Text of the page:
“It was a big challenge to do a full album from this perspective and not rely on some of the tropes and some of the filler that a lot of the rappers get into. When you are doing storytelling, you can't fall on the tropes of bragging or how you're the best at rhyming or your jewelry or whatever that is very distracting from the narrative. When it comes to storytelling, every word counts. Every word has to follow the narrative and as a writer and I just loved having that challenge.”

Recording in Jamaica proved beneficial to developing the characters in his songs and providing some relief from the day to day occurrences of American life.

“I want to keep leaving the United States when I make my albums because I think that there is clearly so much hate and suffering in our country that it's sometimes hard for me to focus when I’m trying to make a project here. I think that my music deserves to be made in a place that’s more spiritually rich and I think that Jamaica is a beautiful country and maybe the country that loves music the most.”

“When you remove yourself from all that you can really be more free to be imaginative and that's the whole thing that I'm trying to do with my projects. I’m trying to make something that is very, very unique smart, thoughtful, heartfelt and honest music.”

This same mentality is the major driving force behind his and Matthew Ramirez’s project Found Me, a magazine and newsletter focused on bringing to life the stories and art of Houston’s BIPOC people, a population Tony describes as the group they “prioritize” when reviewing submissions.

Found Me was started five years ago with a physical copy which sold out quickly, much like old school zines. The project was made possible by Ramirez and Tony receiving a grant from The Idea Fund.

“It’s open to everything,” says Tony of the submission and acceptance process. “It’s really not just about a certain thing, it's just about people expressing themselves in a way that is honest and hopefully something that is reflective of the self. We want all this material to be timeless and really be reflective of the person and not of just the current moment.”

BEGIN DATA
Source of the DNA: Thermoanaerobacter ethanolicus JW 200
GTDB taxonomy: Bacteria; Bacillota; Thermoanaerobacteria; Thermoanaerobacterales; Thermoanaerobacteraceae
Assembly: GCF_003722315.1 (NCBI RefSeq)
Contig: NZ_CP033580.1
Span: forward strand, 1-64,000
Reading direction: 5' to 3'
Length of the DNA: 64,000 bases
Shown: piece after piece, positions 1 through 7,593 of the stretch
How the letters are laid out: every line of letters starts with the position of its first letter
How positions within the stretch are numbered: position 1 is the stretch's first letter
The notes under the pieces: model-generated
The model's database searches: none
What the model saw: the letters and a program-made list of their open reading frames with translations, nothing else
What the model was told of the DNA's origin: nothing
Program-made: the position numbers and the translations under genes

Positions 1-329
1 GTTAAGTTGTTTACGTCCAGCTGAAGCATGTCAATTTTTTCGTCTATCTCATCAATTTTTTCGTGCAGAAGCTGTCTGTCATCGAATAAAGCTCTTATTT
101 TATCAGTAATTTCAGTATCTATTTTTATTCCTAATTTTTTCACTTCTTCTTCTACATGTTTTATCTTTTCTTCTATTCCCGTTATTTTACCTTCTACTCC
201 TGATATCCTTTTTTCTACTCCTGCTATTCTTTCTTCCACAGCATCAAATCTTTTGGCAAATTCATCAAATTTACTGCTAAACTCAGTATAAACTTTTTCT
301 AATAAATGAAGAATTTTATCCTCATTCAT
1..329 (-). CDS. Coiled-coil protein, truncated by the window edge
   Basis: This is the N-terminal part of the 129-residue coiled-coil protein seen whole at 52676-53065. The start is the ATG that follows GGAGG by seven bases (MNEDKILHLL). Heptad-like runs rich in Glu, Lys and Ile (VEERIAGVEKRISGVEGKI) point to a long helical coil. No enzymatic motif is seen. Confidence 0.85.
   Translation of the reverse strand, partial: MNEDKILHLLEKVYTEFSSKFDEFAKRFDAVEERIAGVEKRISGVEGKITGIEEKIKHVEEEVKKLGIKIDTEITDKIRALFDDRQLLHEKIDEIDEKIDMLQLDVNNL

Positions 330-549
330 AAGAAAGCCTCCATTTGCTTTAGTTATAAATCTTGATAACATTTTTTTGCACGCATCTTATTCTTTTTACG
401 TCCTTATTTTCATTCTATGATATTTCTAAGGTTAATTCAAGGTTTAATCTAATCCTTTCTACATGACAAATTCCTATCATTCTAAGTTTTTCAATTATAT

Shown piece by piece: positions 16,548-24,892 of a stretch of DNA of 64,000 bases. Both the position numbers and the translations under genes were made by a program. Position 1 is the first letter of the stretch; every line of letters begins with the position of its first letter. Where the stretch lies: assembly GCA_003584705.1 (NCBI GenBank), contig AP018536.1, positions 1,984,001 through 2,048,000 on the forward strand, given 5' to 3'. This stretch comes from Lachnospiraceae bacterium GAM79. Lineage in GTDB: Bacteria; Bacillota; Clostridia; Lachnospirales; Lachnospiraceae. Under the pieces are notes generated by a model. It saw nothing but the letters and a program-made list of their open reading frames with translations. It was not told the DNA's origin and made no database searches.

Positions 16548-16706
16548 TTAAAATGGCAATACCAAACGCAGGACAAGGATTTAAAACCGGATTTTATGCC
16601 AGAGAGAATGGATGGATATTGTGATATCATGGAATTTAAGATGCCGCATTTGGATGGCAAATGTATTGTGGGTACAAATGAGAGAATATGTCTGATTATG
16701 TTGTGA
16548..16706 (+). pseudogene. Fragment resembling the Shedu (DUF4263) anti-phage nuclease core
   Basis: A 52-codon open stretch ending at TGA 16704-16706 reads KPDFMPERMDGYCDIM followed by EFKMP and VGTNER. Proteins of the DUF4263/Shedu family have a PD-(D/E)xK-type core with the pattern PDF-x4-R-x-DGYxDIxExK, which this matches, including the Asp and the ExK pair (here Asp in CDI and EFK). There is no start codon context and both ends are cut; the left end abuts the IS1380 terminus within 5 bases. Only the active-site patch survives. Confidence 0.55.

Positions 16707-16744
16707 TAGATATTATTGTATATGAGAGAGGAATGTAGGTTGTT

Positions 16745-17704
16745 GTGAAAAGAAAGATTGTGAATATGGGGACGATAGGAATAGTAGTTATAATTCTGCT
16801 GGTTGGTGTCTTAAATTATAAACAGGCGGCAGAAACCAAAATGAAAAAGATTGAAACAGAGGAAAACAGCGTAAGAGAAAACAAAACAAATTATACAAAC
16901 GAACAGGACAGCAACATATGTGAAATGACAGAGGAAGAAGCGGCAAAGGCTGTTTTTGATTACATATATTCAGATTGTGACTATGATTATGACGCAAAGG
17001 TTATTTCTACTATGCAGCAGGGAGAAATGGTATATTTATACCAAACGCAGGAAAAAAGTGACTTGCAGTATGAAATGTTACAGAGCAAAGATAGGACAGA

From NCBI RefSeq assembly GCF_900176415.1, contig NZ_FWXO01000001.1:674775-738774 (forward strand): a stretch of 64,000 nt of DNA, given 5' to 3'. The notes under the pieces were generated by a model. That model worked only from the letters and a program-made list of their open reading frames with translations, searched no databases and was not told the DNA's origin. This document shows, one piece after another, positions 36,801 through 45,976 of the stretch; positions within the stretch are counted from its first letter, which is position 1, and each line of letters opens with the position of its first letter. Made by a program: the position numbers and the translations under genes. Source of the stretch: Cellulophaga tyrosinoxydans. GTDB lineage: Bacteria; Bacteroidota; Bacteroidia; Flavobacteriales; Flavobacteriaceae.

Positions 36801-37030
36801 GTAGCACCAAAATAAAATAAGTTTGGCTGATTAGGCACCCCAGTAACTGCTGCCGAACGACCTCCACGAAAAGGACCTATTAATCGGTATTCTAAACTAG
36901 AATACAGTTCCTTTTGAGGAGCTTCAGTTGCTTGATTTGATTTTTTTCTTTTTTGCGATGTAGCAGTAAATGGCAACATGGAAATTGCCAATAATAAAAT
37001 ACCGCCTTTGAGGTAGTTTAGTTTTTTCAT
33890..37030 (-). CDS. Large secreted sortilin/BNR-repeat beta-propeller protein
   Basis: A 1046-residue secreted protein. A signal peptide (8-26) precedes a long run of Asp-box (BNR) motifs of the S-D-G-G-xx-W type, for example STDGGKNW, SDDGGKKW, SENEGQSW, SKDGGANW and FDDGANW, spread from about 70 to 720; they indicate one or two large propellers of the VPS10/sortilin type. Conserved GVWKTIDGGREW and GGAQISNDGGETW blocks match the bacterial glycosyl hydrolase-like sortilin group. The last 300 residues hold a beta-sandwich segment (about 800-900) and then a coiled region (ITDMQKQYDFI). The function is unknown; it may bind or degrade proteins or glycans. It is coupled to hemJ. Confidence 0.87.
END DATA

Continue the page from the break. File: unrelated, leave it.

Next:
Though Found Me has expanded to include digital newsletters, his upcoming tour will not only provide him the opportunity to perform songs from Exotica but also to again sell physical copies and new issues of the magazine.

Found Me and his songs aren’t the only way Fat Tony is constantly spreading the good word about Houston's thriving creative community. He was recently included in Rolling Stone’s “Hot List” featuring Houston rappers and R&B artists who are making a name for themselves nationwide.

“It’s an honor to be put on lists and I honestly think with my last album I made such an effort to make sure the music and concepts were strong and interesting. I think without those efforts, we wouldn't see the things that are happening right now .”

“All this work that we started in 2019 and we put out in 2020 and we got love for it but we couldn't see the full love because we were all indoors. Now we are really starting to see the benefits of all the new people who found out about me over the pandemic and all the old fans that are proud to see me doing what I'm doing at this point.”

Fat Tony will host his Club Exotica DJ set on Saturday, August 7 at Wonky Power, 3534 Navigation, 10 p.m., $5 optional donation. He will perform with Howard, The Nosebleeds,Sea Sic and DJ Trillanoise on Sunday, August 8 at 8th Wonder Brewery, 2022 Dallas, noon to 8 p.m., Free
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Gladys Fuentes is a first generation Houstonian whose obsession with music began with being glued to KLDE oldies on the radio as a young girl. She is a freelance music writer for the Houston Press, contributing articles since early 2017.
Contact: Gladys Fuentes